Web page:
Author: Steven Neiland
Published:

Warning: This blog entry was written two or more years ago. Therefore, it may contain broken links, out-dated or misleading content, or information that is just plain wrong. Please read on with caution.

Today I came across a small but annoying difference between the way Adobe CF and Railo implement the HTMLCodeFormat() function that I want to share.

A few days ago I turned on whitespace management on my Railo server and noticed that the code blocks in my blog entries were losing all their indenting. I checked the database and all the carraige returns and tabs were still in their so I am fairly confident that the whitespace management was to blame. Now I could have simply turned it back off but I didnt really want to so I decided to try code around the problem.

Solution On Railo

So after a little research I came up with the simple code block to convert carraige returns and tabs to html. I tested and deployed it all on Railo and life was good.

","all")>

Adobe CF Is Different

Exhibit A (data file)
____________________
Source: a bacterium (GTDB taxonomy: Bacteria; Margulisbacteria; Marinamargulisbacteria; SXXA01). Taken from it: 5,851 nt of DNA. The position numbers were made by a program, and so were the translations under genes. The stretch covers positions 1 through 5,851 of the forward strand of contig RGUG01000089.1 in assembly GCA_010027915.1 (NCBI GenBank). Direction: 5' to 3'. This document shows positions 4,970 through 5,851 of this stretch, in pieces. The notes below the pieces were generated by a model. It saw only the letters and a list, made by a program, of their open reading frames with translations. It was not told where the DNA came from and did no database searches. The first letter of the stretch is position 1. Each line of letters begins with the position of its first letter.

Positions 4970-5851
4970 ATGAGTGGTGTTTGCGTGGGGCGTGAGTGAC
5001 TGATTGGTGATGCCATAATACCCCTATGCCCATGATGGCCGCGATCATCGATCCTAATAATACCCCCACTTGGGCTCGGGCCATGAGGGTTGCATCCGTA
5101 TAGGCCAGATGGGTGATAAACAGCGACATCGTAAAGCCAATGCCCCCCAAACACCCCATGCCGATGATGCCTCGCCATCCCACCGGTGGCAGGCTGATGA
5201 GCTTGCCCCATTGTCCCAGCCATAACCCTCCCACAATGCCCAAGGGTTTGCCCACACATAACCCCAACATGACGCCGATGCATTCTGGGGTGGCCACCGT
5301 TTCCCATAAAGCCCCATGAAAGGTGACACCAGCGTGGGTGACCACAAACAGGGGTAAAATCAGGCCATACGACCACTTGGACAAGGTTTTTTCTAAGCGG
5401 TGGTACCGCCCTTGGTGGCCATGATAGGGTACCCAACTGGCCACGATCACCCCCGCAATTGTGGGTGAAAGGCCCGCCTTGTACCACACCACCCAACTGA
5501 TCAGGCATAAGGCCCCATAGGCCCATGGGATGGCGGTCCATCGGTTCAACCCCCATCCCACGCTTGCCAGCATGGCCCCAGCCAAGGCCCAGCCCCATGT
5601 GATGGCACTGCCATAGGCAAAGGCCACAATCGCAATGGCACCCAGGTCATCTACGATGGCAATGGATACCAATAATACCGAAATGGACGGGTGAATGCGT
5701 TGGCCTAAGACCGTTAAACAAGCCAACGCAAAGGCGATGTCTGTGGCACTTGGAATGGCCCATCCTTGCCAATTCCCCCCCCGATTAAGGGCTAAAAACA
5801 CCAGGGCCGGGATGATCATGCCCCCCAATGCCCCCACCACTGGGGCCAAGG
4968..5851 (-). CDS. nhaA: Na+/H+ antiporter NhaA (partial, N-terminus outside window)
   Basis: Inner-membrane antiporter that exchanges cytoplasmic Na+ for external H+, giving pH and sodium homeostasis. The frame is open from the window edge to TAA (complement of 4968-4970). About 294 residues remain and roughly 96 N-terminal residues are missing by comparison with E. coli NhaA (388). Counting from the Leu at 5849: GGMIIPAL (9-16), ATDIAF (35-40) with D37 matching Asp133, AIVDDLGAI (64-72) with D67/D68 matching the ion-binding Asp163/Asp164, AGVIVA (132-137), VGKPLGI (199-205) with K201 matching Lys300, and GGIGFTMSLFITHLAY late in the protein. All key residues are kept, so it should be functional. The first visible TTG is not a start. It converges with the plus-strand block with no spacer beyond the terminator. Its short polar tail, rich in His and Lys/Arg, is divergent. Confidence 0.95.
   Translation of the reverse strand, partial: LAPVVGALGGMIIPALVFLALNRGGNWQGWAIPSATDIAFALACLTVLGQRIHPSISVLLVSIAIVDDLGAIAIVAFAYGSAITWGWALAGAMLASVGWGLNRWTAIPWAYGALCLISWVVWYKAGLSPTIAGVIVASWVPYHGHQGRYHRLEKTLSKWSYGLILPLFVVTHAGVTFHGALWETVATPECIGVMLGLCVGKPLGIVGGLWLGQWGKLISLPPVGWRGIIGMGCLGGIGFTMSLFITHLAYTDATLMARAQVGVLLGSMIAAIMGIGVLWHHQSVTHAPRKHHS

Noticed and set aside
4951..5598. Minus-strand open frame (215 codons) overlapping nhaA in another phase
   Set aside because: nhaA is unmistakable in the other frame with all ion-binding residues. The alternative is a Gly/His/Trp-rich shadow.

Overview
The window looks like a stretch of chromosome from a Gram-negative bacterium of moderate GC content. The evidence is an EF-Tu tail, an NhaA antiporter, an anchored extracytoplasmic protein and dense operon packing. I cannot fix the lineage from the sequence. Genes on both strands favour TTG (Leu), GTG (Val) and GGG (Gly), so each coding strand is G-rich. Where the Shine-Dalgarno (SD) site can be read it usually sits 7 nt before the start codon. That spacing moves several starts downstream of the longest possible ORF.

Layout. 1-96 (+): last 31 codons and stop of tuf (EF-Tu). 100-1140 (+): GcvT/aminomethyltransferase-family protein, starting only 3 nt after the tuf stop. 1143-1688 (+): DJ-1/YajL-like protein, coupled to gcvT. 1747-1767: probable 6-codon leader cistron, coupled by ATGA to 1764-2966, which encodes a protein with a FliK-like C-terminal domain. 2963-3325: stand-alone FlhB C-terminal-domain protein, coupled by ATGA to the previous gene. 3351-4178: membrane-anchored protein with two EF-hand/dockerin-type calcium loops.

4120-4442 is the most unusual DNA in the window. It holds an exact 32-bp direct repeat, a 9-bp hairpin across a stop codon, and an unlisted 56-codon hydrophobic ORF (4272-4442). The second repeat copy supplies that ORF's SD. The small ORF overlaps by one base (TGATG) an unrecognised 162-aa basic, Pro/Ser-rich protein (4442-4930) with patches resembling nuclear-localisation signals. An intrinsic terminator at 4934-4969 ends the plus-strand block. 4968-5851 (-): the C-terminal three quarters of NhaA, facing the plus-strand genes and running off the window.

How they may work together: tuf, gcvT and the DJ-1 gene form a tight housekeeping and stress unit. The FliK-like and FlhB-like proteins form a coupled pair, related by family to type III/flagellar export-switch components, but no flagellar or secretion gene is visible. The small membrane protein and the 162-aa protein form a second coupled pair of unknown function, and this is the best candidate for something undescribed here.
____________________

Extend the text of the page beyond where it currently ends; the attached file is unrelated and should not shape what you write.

So today I come along and decide to do some cross platform testing on my site. I load up my local copy in railo and everything looks fine, but when I load it in Adobe CF all my code blocks are missing their indenting and carraige returns.

Needless to say this had me scratching my head for a while until I noticed a small difference between the Adobe livedocs and the Railo wiki for the HTMLCodeFormat() function. Note the following highlighted difference in the function documentation.

Railo HTMLCodeFormat()

Replaces special characters in a string with their HTML-escaped equivalents and inserts <pre> and </pre> tags at the beginning and end of the string.

Adobe HTMLCodeFormat()

HTML-escaped string string, enclosed in <pre> and </pre> tags. Return characters are removed; line feed characters are preserved. Characters with special meanings in HTML are converted to HTML character entities such as >.

The Solution

Now I really didn't need to do anything to fix this as it is unlikely I will every run my blog on Adobe CF, but just on the off chance I decided I might as well fix it while I know what the issue is.

","all")>

As you can see my solution was to replace all the carriage returns with a place holder string which I knew would be unique before escaping my code. Then once I had escaped my code I could safely convert the place holder to actual html <br/> tags.

Now there might be a more elegant solution than this (I'd love to hear about it), but for now this code works consistently on Railo and Adobe CF and gives me my desired output.

What Do You Think?

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